What started out as mediocre tennis, turned into a full-blown, lengthy battle in the third set, with Australian James Duckworth often using his serve to dig himself out of many key points in the match against former University of Kentucky standout and wild card entry Eric Quigley to win 7-6 (5), 3-6, 7-5 at the Kentucky Bank Tennis Championships on Monday in Lexington.
Up 6-5 in the third set, with Quigley serving and the crowd chanting its support, Duckworth, last year's tournament runner up and this year's No. 6 seed, had to change tactics and dig deep to end the match with winners.
"It was tough playing in front of a hometown crowd, but I like playing in front of a lot of people," the 22-year-old Duckworth said. "They were cheering for him, not against me."
Needless to say, Quigley was disappointed, but he enjoyed being back on the courts where he won four high school championships and garnered the "winningest" record in UK tennis history and playing in front of his home crowd.
"It was great to be back where I played so much in college and a junior," he said.
Quigley said he felt like he had chances, but Duckworth stepped on the gas toward the end to close the two-and-half hour match.
Both men came out looking nervous and tight but by the third set they seemed to have worked out their jitters, trading long service games, but with Duckworth collecting his game first to close out the match.
Ex-Cat Witten up next
Former University of Kentucky star Jesse Witten will headline the men's matches on Tuesday. The 31-year-old will face Eric Crepaldi of Italy at 7 p.m. on Court 1.
Witten, who played at UK from 2001 to 2005, was the team's first five-time All American and the first UK SEC men's player of the year.
Their match will be followed by doubles, with Quigley and Kevin Metka, 22, who currently plays for Ohio State, taking on former Florida Gator Sekou Bangoura, 22, and former University of Michigan player Evan King.
Women open play Tuesday
The women's singles division at the Kentucky Bank Tennis Championships, which starts Tuesday, promises to be a showdown this week as several players compete not only for the tournament title but also for the golden ticket to the U.S. Open.
The USTA Pro Circuit is awarding wild cards into the U.S. Open main draw to the American man and woman who earn the most ranking points in a series of selected tournaments. And for the women, Lexington is the final stop of three.
Leading the charge is Nicole Gibbs, who defeated Melanie Oudin, 6-4, 6-4, this past weekend in the finals of the second leg of the series, in Carson, Calif. The two players, on opposite ends of the draw here, might have the opportunity to meet again this week in the finals.
Gibbs (80 points) is followed by Oudin (48), Louisa Chirico (44) and Madison Brengle (37) in the standings. Players earn points as they advance through the draw, with the winner awarded 80 points. The series is the best two out of three, with points only taken from the players' top two showings.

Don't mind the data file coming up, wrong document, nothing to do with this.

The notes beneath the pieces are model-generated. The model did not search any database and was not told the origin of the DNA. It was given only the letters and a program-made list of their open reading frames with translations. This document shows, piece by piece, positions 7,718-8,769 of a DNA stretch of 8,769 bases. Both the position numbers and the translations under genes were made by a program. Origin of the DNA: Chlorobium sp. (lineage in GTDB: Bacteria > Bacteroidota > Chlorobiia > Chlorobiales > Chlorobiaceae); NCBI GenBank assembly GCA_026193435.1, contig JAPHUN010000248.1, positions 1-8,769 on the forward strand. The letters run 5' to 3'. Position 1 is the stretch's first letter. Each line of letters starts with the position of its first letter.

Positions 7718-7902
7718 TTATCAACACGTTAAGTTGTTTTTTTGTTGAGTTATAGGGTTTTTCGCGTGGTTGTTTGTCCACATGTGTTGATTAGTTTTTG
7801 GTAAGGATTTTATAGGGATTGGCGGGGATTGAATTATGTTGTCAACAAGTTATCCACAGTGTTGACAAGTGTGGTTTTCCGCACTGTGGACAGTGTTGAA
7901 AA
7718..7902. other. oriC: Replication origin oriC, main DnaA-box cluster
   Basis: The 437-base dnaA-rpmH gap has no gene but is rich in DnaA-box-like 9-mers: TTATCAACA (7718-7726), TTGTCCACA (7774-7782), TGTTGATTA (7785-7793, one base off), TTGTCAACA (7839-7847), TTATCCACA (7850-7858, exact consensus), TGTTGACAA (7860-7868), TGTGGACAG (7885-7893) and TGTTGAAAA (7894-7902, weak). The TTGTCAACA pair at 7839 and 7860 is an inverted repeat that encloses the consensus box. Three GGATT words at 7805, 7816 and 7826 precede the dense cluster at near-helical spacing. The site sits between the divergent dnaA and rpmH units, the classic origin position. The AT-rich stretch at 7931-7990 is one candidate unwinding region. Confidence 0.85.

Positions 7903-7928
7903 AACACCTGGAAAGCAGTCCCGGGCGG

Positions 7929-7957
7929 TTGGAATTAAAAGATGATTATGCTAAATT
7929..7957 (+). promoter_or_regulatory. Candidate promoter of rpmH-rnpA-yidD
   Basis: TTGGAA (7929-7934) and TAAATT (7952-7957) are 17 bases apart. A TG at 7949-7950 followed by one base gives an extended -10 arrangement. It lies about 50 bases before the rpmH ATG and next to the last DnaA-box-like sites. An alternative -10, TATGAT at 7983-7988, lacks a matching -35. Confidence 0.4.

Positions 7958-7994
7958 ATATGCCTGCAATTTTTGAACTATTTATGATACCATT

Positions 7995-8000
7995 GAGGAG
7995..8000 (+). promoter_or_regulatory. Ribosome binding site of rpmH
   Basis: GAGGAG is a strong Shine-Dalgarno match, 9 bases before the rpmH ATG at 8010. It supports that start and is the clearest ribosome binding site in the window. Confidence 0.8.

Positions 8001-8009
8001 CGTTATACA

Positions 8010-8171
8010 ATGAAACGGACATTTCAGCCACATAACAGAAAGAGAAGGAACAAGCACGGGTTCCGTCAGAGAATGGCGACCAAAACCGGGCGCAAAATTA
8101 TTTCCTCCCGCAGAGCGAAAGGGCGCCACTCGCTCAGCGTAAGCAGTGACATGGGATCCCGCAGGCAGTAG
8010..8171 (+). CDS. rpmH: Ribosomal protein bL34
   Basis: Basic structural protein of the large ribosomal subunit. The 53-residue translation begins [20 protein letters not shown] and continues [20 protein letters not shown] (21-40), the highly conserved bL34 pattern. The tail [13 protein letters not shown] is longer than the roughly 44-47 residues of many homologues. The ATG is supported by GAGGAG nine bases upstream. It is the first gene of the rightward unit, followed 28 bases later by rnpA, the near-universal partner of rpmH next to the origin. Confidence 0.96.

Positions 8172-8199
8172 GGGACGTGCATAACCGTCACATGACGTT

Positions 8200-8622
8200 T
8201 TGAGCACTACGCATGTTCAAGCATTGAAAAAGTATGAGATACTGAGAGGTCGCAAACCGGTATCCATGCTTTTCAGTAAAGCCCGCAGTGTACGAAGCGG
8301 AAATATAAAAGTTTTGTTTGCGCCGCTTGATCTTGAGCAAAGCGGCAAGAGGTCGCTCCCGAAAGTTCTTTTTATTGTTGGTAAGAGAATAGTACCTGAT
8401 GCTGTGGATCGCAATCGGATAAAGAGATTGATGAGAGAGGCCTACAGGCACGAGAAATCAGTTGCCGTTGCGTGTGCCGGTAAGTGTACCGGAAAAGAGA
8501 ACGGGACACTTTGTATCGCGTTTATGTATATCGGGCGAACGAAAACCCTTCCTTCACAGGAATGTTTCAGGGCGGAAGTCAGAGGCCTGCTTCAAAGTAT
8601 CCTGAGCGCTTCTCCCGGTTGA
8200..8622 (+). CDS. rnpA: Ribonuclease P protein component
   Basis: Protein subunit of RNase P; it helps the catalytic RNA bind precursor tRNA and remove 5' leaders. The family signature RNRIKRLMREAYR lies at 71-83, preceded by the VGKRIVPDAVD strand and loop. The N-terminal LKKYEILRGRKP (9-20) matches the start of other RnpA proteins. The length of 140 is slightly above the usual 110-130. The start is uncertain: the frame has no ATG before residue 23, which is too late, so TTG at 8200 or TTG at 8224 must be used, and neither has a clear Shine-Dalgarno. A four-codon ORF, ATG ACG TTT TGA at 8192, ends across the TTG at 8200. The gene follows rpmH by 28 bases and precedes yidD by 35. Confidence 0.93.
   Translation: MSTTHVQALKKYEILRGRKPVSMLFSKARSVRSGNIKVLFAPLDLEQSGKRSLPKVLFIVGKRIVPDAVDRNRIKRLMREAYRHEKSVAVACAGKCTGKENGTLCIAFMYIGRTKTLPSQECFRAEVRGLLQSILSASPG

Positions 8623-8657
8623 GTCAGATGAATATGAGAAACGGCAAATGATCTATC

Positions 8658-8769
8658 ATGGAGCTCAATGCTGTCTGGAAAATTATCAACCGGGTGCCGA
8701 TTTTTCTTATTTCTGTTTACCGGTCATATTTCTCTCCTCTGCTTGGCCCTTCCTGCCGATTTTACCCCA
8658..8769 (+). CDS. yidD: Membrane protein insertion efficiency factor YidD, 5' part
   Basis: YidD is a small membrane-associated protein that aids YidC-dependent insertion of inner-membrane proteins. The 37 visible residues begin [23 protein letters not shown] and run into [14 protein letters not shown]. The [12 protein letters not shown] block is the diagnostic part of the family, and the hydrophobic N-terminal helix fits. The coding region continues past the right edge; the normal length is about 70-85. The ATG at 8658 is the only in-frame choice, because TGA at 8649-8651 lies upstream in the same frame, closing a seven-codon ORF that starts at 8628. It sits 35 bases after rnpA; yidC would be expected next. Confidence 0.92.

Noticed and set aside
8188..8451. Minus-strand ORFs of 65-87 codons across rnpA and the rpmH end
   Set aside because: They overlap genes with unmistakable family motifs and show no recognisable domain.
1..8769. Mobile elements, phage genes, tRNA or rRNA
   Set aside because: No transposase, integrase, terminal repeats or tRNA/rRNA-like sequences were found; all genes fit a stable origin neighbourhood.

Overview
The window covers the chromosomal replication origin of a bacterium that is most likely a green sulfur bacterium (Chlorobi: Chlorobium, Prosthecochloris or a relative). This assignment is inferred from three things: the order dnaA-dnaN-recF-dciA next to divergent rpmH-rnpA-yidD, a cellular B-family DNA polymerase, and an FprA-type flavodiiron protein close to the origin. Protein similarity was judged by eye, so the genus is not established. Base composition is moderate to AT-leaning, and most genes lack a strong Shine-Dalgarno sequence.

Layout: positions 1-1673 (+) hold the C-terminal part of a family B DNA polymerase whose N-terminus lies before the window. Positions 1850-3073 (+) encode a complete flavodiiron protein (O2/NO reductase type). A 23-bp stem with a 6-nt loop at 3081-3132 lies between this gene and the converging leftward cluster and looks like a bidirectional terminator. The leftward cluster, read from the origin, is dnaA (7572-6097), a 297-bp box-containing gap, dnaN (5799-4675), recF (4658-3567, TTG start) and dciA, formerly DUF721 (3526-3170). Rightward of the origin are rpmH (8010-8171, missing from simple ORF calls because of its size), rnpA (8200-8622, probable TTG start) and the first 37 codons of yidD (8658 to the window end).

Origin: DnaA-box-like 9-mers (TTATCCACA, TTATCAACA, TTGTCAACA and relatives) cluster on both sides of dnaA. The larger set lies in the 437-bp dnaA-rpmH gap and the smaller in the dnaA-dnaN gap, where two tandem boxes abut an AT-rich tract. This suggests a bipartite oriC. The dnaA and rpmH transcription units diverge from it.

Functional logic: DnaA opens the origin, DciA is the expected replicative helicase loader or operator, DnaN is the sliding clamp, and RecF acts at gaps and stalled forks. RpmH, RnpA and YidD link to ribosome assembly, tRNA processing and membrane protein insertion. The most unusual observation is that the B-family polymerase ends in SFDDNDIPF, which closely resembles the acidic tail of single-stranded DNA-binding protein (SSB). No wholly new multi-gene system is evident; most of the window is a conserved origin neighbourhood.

In the first round Tuesday night at 7 p.m., No. 2 seed Brengle, a 24-year-old from Dover, Del., will play Kentuckian Julie Ditty, who came out of retirement this summer. A 35-year-old from Ashland, Ditty reached a career high ranking of 89th in 2008 and has won more USTA Pro Circuit/ITF Circuit titles than anyone, nine in singles and 30 in doubles.
Brengle, who turned pro when she was 17, is ranked 154th and has five singles and five doubles titles on the ITF tour and saw her career-high ranking of 136th earlier this year.
Oudin and Chirico, a wild-card entrant, will face each other first round on Wednesday, with the loser knocked out of both the singles division and the running for the wild card. Chirico, an 18-year-old from Harrison, N.Y., was a top junior player who is now ranked 240th on the pro circuit.
Oudin, a 22-year-old from Marietta, Ga., is ranked 156th. At just 17, Oudin captured the singles title here in Lexington in 2008. In 2009, she made it to the fourth round of Wimbledon and followed that up two months later by reaching the quarterfinals of the U.S. Open. Ranked as high as 31st in the world in 2010, Oudin is also a U.S. Open mixed doubles champion, winning that title with partner Jack Sock in 2011.
"I obviously have some great memories in Lexington," Oudin said, "so I'm looking forward to having a good week here.
"It's very nice to have a loyal following in Lexington. I really appreciate people cheering for me. I love playing in the South since I'm from Atlanta and just feel very at home."
The No. 1 seed in the women's division, 27-year-old Jarmila Gajdosova of Australia, is ranked 149th. She has won 15 singles titles in her career. The veteran player has been on the pro circuit for almost 10 years and has a career-high ranking of 25th. Her accolades include a 2013 Australian Open mixed doubles championship with partner Matt Ebden.
In the first round on Wednesday, she will play Mayo Hibi, an 18-year-old from Japan, who is ranked 274th and has three titles.